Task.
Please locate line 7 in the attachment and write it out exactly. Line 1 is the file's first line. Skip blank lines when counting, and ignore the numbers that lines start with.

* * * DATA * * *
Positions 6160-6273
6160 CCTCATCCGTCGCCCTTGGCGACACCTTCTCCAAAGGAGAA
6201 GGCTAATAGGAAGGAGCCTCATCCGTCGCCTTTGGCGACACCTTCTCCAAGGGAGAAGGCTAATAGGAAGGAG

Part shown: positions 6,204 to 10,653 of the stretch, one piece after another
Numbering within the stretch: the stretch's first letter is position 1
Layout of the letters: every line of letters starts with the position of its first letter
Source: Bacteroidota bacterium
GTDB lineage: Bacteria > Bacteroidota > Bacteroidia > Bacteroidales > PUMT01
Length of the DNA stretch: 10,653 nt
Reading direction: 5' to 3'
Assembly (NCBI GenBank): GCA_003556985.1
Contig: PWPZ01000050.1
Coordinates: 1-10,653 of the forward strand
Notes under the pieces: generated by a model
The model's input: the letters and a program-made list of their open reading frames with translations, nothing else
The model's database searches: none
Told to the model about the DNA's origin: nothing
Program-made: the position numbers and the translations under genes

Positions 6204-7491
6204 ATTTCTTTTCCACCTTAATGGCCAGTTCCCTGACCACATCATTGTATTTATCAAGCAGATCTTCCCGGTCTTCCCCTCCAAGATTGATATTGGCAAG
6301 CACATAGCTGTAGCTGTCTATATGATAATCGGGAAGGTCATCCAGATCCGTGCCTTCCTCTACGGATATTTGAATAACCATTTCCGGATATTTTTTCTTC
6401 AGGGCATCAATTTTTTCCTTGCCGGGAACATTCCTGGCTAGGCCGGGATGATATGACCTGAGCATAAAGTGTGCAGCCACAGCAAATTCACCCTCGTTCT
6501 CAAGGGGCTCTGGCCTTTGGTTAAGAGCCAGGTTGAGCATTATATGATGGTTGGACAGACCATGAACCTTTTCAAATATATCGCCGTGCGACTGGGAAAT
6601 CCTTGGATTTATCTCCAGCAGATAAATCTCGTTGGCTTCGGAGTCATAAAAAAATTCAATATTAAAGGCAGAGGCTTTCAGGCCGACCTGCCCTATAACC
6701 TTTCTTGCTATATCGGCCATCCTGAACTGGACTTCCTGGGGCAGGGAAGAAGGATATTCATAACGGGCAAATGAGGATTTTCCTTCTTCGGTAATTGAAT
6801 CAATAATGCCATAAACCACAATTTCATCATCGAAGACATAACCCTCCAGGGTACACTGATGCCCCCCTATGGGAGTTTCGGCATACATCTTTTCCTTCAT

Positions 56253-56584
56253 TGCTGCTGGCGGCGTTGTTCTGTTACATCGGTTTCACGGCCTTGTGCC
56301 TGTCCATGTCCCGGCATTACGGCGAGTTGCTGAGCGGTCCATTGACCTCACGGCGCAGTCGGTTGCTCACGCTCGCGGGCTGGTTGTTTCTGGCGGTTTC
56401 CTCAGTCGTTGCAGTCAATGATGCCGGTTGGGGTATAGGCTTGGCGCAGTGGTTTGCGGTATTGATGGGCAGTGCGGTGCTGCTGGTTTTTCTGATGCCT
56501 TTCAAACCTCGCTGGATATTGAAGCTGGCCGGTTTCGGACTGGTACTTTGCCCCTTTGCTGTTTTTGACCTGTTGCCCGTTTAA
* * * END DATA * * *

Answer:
Source: Bacteroidota bacterium